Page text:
Its one those stories that leave enough space that it could be interesting to see what this could be with more space to develop the story and what direction it can take as there seems to definitely be a bigger picture here to understand and explore.

Hearth (2019)

foyer le film

Director: Sophie B Jacques

Cast: Marilyn Castonguay, Joel Marin, Marianne Farley, Guy Richer

Paralleled with reality to the past events of an Airbnb owner coming home after renting out her home to a couple, the story follows the reading of the man of the letter he leaves after their departure (or maybe the note in the guestbook, something like that). As she goes through the house, she is pleased by its appearance while its contrasted with how the events of the night the couple rented went and it was much more sinister in nature.

Using dim lighting and a very clever use of camera as it moves from one room to the next and blending in the past and the present, Hearth is an outstanding telling of the horror stories behind the unknowns of renting out a house, taking the opposite side of the spectrum when most people will talk about the owners being the one with the questionable motives, the renters can also be the ones that are the unknown factor here and can be involved in some suspicious activity. Its a clever little script that works really well and perfectly paced for this 10 minute experience.

With Airbnb and such services becoming such a hit, it was only a matter of time before horror took its direction there and gave everyone the warning of what could happen with their tenants. Its definitely a territory to explore in the future of horror and suspense.

 

What’s Up 2019: Week 42

Tranquil Dreams (1)

Another week as passed. Festival du Nouveau Cinema is now behind us and having a sudden drop of a little remote coverage for Toronto After Dark (which is ongoing currently) for short films, we’re still in a heavy watching action. Of course, Toronto After Dark also is mostly horror films so that fits with the Halloween marathon. A lot of other stuff was going on at the same time so lets see what happened!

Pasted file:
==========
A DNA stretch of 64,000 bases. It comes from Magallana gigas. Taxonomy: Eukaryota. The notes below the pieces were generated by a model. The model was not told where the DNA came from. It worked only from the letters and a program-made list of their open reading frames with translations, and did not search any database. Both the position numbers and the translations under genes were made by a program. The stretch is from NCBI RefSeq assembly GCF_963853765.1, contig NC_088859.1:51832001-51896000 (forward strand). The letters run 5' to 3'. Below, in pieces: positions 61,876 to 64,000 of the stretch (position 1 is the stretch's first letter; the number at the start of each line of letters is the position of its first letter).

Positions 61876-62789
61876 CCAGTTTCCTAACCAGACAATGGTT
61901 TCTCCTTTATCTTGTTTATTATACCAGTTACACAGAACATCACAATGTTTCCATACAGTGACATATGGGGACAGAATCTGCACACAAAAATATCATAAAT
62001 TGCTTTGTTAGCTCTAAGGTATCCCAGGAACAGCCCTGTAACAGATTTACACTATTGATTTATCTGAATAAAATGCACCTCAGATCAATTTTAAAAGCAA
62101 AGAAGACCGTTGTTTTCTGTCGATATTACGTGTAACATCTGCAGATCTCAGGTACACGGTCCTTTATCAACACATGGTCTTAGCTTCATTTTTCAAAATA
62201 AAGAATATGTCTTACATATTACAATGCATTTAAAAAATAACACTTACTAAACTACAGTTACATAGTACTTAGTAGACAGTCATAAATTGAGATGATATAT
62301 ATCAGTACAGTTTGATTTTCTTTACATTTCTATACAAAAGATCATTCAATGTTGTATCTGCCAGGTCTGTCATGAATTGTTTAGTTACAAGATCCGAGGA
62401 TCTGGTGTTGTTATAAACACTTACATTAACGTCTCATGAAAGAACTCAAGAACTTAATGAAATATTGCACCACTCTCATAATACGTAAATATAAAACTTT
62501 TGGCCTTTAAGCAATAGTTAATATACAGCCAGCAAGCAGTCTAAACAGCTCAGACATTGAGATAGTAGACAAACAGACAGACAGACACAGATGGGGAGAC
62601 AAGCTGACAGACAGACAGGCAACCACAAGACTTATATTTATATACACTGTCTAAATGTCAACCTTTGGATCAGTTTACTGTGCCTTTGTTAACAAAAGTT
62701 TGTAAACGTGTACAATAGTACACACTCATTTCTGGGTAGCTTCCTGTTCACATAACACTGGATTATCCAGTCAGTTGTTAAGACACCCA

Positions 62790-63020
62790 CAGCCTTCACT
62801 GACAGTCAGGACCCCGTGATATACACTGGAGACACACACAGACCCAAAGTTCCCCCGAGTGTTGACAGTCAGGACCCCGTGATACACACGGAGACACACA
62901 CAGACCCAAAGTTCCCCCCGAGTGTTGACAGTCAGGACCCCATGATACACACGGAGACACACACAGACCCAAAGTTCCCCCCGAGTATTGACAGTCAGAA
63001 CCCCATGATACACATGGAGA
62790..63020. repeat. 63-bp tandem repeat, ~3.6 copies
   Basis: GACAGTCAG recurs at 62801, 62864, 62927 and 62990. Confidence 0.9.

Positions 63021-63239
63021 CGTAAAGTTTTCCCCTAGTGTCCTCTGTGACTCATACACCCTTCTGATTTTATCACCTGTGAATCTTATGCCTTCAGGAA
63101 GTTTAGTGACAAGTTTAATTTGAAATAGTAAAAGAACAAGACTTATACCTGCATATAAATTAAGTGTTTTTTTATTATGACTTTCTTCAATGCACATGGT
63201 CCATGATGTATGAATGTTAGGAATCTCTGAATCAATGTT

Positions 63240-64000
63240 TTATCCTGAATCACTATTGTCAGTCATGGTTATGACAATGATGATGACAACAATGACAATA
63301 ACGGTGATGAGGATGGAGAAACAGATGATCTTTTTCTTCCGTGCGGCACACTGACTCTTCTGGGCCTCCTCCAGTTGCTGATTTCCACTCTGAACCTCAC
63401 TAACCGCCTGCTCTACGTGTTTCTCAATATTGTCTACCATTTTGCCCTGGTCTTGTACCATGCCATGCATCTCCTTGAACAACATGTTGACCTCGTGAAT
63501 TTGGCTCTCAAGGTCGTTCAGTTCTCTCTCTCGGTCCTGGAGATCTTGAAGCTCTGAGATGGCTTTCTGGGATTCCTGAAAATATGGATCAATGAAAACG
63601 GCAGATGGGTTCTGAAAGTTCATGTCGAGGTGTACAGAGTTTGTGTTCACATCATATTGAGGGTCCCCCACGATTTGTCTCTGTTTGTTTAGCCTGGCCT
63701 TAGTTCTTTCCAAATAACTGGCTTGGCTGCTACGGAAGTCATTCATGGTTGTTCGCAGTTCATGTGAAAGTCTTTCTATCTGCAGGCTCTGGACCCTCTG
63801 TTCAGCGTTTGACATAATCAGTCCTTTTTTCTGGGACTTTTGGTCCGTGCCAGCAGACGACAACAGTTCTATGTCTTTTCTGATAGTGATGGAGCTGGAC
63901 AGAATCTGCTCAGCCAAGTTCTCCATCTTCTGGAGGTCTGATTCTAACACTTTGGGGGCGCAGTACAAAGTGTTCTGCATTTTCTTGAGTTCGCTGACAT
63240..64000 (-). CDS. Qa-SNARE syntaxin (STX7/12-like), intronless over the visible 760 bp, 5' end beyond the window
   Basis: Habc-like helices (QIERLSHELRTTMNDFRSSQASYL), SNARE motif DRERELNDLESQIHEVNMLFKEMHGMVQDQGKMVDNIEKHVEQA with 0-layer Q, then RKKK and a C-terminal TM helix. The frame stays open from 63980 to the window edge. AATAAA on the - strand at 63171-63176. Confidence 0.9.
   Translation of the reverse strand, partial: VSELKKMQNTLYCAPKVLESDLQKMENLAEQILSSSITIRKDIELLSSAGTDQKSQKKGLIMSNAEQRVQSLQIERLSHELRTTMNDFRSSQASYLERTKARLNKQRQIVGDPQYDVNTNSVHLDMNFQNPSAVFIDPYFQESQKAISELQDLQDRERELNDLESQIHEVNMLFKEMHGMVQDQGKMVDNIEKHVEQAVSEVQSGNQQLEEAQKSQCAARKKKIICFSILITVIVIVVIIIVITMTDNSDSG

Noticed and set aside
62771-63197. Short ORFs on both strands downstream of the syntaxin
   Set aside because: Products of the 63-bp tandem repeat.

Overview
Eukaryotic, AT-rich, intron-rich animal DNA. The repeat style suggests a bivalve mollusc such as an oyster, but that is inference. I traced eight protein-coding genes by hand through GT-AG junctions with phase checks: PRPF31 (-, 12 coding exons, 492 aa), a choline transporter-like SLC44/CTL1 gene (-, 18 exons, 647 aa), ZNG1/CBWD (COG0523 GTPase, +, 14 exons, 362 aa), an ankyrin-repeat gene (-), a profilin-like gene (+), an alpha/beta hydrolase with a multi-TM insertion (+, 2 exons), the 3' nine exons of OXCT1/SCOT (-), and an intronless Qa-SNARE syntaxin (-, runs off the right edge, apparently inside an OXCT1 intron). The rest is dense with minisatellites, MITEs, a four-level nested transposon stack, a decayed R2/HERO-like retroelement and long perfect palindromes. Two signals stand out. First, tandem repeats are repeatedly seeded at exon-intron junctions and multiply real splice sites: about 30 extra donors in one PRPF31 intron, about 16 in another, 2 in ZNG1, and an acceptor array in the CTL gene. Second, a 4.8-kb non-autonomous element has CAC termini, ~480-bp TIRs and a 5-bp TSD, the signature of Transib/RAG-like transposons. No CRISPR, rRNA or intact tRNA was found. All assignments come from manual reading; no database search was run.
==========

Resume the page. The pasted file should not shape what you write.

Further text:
READING

Hope

  • Hope by Terry Tyler (Review)

Currently reading: Murder of Montague Falls

Slowly getting back into the reading vibe! There’s a few blog tours coming up and other reading commitments. I was pretty close to deadline for Hope but it all worked out and actually was a really nice thrilling read. Right now, I’m in the first of 3 novellas in the Murder of Montague Falls novel. So far, its pretty neat and very matching to the Halloween horror sort of vibe so thats coming up as well.

PLAYING

cube escape: Harvey's Box

  • Cube Escape: Seasons
  • Cube Escape: The Lake
  • Cube Escape: Arles
  • Cube Escape: Harvey’s Box

I’ve been revisiting the Cube Escape series in an attempt to review them. The best way I’ve figured out is to just go at it through the Mobile Games Round-ups which keeps them fairly contained, almost capsule reviews, style and still share some of them in case some of you haven’t checked it out and are looking for something fun. At the same time, I also wanted to play their latest one which I happened to have backed on Kickstarter and never got around to playing so I wanted to replay it from the beginning to piece together the story again. Four games in so far (Cube Escape series) but there’s still a good deal of not only Cube Escape but also the full games on Steam.